So where, where did you start school--I mean?$$I started school at Adelle Turner, A-D-E-L-L-E, Turner [Adelle Turner Elementary School, Dallas, Texas].$$Okay, this is elementary school, right?$$Yes; then I went on to, I went on to Atwell--W.H. Atwell [William Hawley Atwell Middle School; William Hawley Atwell Law Academy, Dallas, Texas].$$Is this a middle school or junior high school?$$Yes, middle school.$$Middle school, okay.$$Then I went on to the health magnet [School of Health Professions at Yvonne A. Ewell Townview Center, Dallas, Texas] because I had in my mind that I wanted to be a doctor. It was a magnet school but then I quickly decided no, this is not what I want to do; and then I went to Carter High School--David W. Carter High School [Dallas, Texas].$$Okay. Now what were you interested in, in grade school?$$You know I was always interested in law. In--surprisingly, one individual, although he was not a lawyer, that impressed me was Ronald Reagan [President Ronald Wilson Reagan] because he was a great communicator. And going into law, I saw that most people in [U.S.] Congress, most people in the [U.S.] Senate are lawyers; and so once I started figuring out where I wanted to be in life, it was leading me to politics. And so that's how I got into politics eventually after I had been a successful lawyer for some time.$$Now was your father [Richard Watkins] involved in a political organization in Dallas [Texas] at all?$$No but my family was always involved in politics. They had their finger on the pulse of what was going on in the country. But they were not involved in politics--none whatsoever. I don't think they had the stomach for it.$$Okay. Now it's kind of surprising your admiration for Ronald Reagan. Because there weren't--in the '80s [1980s] there weren't very many black people that admitted such an admiration, but (simultaneous).$$(Simultaneous) No. No I mean but that's why I say it's surprising because I saw him, and I really studied him and I saw that you know being a politician is not just being smart and having a law degree. You have to be able to communicate with individuals, and he was great at that. That's why I looked at him--you know Reagan and Clinton [President William Jefferson "Bill" Clinton] they were both good at that. Now Clinton was a Rhodes scholar [Rhodes Scholarship] so he had the mental capacity to be the president, and he was a great communicator; and so you know those are the two individuals that you know I saw. And I was thinking to myself wow, I can do that.$Your term as a, as a prosecutor from twen- 2007 to 2015, that's eight years, right?$$Yes.$$I mean is--you have a lot of--I mean you start gaining national support. I mean Eclipse Magazine named you as a Super Lawyer. You won the NAACP Texas Hero Award in 2007, so people--I mean Texas Monthly did a feature on you; you're featured on '60 Minutes.' So, well tell us about a case where the DNA evidence or how that really works--just walk us through a case where the DNA was used.$$Okay so this is how we did it. What we would do is, we have a lab here in Dallas [Texas] and we would go and--once the case is brought to our attention, we had a lot of cases from the Innocence Project in New York [New York], got a lot of cases from the public defender's office [Dallas County Public Defender's Office], we got a lot of cases just from individuals writing us a letter to say, can you look at this case. So what we do if there was DNA then we would go get that DNA, but that's not the be all and end all. We would actually reinvestigate the case from start to finish to make sure you know that we were right when we exonerated these individuals. Think about it: if we made a mistake on exonerations, they will never happen again. So an exoneration took at least a year before we got to that point to where we were ready to exonerate someone; and that's where people get it confused, they think that it should be quick--there's DNA, go test it. No. We reinvestigate the case, and then we try to find out who actually the case--committed the crime; and we did that in a couple of cases. There was one guy who was called the North Dallas rapist, and the individual that was in prison didn't do it. So we actually went and found this man who did it and we prosecuted him. Because the law in Texas, you would think about the statute of limitations but if there is DNA evidence that is stored and saved, the statute doesn't run. So we were able to go back twenty years and put on a successful prosecution of the individual that committed this case.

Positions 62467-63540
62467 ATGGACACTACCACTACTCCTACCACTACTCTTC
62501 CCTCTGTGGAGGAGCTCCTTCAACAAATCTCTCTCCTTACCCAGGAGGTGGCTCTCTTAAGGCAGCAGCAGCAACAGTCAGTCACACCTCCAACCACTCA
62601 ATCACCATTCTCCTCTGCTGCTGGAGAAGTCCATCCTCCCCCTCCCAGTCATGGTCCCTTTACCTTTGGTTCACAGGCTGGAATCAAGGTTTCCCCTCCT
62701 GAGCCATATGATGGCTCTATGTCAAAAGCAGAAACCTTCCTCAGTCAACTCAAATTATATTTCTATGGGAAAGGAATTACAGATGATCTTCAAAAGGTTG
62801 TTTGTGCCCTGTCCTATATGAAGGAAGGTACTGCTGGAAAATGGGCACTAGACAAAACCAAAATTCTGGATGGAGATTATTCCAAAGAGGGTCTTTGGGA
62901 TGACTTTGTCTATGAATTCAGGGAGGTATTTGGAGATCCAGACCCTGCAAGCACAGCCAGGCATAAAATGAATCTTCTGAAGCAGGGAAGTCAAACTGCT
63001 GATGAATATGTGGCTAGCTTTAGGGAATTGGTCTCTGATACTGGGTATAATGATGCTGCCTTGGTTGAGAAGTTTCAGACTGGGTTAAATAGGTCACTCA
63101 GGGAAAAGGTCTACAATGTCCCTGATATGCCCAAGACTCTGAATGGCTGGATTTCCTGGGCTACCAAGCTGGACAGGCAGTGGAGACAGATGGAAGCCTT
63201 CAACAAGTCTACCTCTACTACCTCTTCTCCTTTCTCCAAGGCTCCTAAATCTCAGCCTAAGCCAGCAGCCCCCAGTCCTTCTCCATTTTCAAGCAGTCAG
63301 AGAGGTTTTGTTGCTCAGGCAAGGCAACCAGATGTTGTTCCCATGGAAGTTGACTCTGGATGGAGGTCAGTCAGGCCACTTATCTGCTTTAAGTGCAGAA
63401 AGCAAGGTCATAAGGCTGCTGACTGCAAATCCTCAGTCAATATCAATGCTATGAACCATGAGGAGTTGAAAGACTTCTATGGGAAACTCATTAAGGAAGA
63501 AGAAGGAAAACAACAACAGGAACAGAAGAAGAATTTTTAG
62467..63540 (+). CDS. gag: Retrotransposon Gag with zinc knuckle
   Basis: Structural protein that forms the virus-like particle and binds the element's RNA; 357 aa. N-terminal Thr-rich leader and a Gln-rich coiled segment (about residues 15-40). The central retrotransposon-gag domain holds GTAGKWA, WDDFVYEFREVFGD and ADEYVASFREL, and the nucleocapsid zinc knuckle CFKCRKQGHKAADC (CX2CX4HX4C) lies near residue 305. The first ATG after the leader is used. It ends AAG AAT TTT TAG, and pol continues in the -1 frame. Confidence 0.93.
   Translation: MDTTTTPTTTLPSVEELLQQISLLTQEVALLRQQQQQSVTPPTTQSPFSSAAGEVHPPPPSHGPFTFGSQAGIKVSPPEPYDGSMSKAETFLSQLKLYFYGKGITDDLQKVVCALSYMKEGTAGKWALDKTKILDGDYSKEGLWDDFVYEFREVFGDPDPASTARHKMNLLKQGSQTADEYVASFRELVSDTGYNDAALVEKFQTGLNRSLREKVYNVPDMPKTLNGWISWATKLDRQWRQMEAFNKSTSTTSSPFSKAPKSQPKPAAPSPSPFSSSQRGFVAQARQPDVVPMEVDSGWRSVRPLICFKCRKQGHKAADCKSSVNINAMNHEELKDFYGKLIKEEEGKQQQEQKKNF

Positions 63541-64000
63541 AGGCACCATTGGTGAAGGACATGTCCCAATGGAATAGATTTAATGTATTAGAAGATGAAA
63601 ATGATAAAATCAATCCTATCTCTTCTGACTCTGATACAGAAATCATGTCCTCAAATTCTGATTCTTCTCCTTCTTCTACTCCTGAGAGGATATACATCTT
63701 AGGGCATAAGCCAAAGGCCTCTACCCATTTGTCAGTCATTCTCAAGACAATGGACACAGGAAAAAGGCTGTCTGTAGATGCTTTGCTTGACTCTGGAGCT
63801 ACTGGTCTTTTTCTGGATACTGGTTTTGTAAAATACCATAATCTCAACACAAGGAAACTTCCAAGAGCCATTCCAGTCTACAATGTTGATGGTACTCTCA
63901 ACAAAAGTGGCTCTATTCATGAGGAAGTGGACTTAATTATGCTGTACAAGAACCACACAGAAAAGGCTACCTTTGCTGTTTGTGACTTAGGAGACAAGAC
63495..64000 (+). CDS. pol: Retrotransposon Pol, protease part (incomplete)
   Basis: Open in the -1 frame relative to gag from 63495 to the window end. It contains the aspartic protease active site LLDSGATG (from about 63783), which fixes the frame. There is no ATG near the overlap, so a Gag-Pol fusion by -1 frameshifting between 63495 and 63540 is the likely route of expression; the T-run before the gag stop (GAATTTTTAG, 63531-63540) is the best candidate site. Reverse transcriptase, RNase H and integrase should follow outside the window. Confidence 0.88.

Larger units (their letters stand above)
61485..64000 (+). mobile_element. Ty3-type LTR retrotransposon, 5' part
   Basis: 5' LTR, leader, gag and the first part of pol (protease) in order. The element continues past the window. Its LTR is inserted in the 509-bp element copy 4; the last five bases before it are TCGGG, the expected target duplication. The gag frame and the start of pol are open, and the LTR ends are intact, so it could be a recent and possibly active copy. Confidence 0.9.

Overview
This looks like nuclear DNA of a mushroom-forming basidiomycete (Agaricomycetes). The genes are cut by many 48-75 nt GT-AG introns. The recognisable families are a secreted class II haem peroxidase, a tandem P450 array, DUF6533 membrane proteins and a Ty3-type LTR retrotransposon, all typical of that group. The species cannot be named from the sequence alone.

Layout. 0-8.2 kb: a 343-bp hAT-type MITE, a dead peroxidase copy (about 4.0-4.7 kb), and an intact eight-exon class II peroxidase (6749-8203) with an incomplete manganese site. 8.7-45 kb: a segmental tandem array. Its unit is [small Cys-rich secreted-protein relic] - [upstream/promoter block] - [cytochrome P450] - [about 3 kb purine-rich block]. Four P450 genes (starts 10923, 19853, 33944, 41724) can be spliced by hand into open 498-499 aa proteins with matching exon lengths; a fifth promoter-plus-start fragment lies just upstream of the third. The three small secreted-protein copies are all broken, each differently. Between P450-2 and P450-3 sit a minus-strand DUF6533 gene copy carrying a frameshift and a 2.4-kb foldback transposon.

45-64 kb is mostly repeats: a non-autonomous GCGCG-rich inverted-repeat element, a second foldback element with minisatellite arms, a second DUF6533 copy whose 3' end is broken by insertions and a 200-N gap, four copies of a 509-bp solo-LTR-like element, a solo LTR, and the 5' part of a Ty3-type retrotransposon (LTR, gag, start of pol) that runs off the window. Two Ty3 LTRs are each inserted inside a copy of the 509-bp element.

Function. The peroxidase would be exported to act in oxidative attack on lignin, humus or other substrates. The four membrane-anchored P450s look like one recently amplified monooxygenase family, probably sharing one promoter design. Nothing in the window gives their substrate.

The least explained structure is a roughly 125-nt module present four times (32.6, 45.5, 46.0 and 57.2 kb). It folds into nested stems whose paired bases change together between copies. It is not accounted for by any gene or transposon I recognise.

James E. Payne